Alright, so if we are actually agreeing on some points, how about this:

Currently guns can (and will usually) be sold if the background check through the FBI's NICS system takes more than 3 days. While more than 90% of background checks (if I remember the statistics correctly) take only a few minutes, there are still many cases that take some time to resolve.

From 2010 to 2014 there were more than 15,000 cases (an average of about 3,150 per year) where the background check did eventually turn up information that would have precluded the sale of the gun, but the gun sale had already happened. (I think in those cases the FBI hands the case over to the ATF in form of a "request to retrieve", but how long those take to process and what the usual outcome is, i.e. how many of those guns are actually retrieved ... no idea.)

There are states that have similar rules but with longer wait periods, and some states completely rule out the sale unless and until the background check is completed.

Shouldn't the checks through the federal system also be extended? Would it be so bad for the 10% who don't have their background check resolved within minutes to wait ... say, up to 14 days? And just think about the money that might be saved if the ATF didn't have to go after so many guns that shouldn't have been sold in the first place.

Offline Oniya

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Re: The Virginia Shooting, Gun Rights, and Revolutions (Split from News thread)
« Reply #214 on: October 15, 2015, 12:13:26 PM »
Alright, so if we are actually agreeing on some points, how about this:

Currently guns can (and will usually) be sold if the background check through the FBI's NICS system takes more than 3 days. While more than 90% of background checks (if I remember the statistics correctly) take only a few minutes, there are still many cases that take some time to resolve.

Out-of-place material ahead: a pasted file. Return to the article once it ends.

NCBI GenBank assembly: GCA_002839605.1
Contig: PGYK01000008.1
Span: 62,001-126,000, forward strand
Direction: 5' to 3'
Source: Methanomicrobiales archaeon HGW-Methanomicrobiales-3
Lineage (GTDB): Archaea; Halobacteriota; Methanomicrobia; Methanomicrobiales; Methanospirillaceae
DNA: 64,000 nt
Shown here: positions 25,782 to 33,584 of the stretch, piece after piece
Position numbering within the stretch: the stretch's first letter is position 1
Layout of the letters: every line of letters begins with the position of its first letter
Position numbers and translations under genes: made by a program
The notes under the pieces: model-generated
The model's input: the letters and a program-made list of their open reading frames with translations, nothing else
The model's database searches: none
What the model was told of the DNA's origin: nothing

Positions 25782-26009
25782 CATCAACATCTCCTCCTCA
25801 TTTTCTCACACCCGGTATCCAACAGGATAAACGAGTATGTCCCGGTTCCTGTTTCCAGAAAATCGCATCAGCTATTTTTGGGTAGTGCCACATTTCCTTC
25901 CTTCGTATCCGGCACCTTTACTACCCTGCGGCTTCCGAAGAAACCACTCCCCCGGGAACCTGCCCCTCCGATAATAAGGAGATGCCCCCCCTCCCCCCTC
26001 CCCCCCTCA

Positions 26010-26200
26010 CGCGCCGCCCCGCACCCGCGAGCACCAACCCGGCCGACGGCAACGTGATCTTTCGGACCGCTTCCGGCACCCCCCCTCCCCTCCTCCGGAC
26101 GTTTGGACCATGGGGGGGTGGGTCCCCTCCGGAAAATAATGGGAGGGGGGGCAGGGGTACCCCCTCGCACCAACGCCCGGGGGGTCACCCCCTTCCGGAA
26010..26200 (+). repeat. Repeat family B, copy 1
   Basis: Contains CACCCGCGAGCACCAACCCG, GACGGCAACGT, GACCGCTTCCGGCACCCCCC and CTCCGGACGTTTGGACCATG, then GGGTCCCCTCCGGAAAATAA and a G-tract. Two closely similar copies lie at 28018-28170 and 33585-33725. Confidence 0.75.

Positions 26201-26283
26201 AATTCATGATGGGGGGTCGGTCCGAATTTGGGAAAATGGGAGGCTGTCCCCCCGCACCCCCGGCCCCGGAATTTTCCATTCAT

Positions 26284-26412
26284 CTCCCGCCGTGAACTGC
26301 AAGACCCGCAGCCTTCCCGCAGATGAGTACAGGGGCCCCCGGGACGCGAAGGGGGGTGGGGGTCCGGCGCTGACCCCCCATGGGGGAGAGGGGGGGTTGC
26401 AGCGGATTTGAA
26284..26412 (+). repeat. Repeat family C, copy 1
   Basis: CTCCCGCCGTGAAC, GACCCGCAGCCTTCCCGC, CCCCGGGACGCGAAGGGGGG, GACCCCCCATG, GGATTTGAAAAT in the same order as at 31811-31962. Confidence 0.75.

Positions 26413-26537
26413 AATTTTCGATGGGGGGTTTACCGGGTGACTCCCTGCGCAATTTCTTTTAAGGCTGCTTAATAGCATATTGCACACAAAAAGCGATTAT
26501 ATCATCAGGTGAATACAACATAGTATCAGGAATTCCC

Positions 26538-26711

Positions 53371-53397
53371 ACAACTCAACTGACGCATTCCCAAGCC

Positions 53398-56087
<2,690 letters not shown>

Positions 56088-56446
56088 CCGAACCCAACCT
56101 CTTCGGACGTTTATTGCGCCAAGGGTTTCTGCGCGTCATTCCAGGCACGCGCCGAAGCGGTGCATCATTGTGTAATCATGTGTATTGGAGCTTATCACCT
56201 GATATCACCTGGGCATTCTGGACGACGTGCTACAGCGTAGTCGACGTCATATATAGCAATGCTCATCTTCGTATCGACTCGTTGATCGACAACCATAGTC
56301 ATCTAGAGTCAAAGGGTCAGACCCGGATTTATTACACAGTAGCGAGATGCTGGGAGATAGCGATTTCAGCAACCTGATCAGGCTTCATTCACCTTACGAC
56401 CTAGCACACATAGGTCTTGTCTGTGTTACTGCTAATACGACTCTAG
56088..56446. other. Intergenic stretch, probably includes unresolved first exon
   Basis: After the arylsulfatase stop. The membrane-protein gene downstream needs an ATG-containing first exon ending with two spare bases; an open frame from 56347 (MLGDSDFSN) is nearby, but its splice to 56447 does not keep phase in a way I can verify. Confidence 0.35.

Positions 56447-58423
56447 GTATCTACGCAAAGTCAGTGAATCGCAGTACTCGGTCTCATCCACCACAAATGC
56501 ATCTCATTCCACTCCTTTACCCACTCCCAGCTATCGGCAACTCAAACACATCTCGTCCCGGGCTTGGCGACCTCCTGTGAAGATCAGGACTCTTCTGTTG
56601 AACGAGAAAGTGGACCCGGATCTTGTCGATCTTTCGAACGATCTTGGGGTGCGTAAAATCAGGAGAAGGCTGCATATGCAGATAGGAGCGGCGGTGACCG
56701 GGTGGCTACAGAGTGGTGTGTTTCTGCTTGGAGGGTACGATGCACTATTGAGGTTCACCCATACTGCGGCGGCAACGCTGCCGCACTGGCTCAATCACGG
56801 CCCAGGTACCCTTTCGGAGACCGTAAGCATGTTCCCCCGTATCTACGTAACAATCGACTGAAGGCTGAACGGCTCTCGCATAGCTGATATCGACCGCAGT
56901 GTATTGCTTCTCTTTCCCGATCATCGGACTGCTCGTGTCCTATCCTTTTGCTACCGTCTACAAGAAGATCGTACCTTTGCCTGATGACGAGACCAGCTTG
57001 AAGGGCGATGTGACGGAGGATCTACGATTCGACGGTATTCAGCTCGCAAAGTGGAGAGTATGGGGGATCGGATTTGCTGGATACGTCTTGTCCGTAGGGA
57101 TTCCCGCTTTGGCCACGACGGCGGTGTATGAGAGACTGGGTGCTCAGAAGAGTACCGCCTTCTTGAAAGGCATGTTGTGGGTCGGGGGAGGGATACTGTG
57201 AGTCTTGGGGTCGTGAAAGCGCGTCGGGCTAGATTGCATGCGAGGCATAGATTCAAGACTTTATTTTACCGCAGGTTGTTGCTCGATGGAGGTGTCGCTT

From 2010 to 2014 there were more than 15,000 cases (an average of about 3,150 per year) where the background check did eventually turn up information that would have precluded the sale of the gun, but the gun sale had already happened. (I think in those cases the FBI hands the case over to the ATF in form of a "request to retrieve", but how long those take to process and what the usual outcome is, i.e. how many of those guns are actually retrieved ... no idea.)

There are states that have similar rules but with longer wait periods, and some states completely rule out the sale unless and until the background check is completed.

Shouldn't the checks through the federal system also be extended? Would it be so bad for the 10% who don't have their background check resolved within minutes to wait ... say, up to 14 days? And just think about the money that might be saved if the ATF didn't have to go after so many guns that shouldn't have been sold in the first place.

Or - what if there was both a minimum and a maximum time between purchase and delivery?  Brady-law minimum of three days to cover the impulse purchase, and background check max of 14 days, but if the background check comes in definitively clear at any time before the 14, they only have to wait the three days (assuming that's not already passed). Gun store gets the all-clear, calls the customer, says 'Come on down to pick up your Glock (or whatever).'

Offline Cassandra LeMay

Re: The Virginia Shooting, Gun Rights, and Revolutions (Split from News thread)
« Reply #215 on: October 15, 2015, 12:24:11 PM »
Or - what if there was both a minimum and a maximum time between purchase and delivery?  Brady-law minimum of three days to cover the impulse purchase, and background check max of 14 days, but if the background check comes in definitively clear at any time before the 14, they only have to wait the three days (assuming that's not already passed). Gun store gets the all-clear, calls the customer, says 'Come on down to pick up your Glock (or whatever).'
I don't see how a minimum wait of 3 days would improve things. If you have a minimum wait of 3 days you'd have a hard time applying background checks to guns shows and other sales outside a store. A minimum wait would pretty much rule out any sale at gun shows and I don't see how background checks could possibly be extended to gun shows under those provisions. It would prevent gun sales at gun shows and passing legislation that restricts the business that much is not at all likely to be passed. Better to introduce background checks for gun show sales and private sales, because they actually do reduce firearms murder (and suicide). Best to keep that door open, IMO.

Offline Cycle

Re: The Virginia Shooting, Gun Rights, and Revolutions (Split from News thread)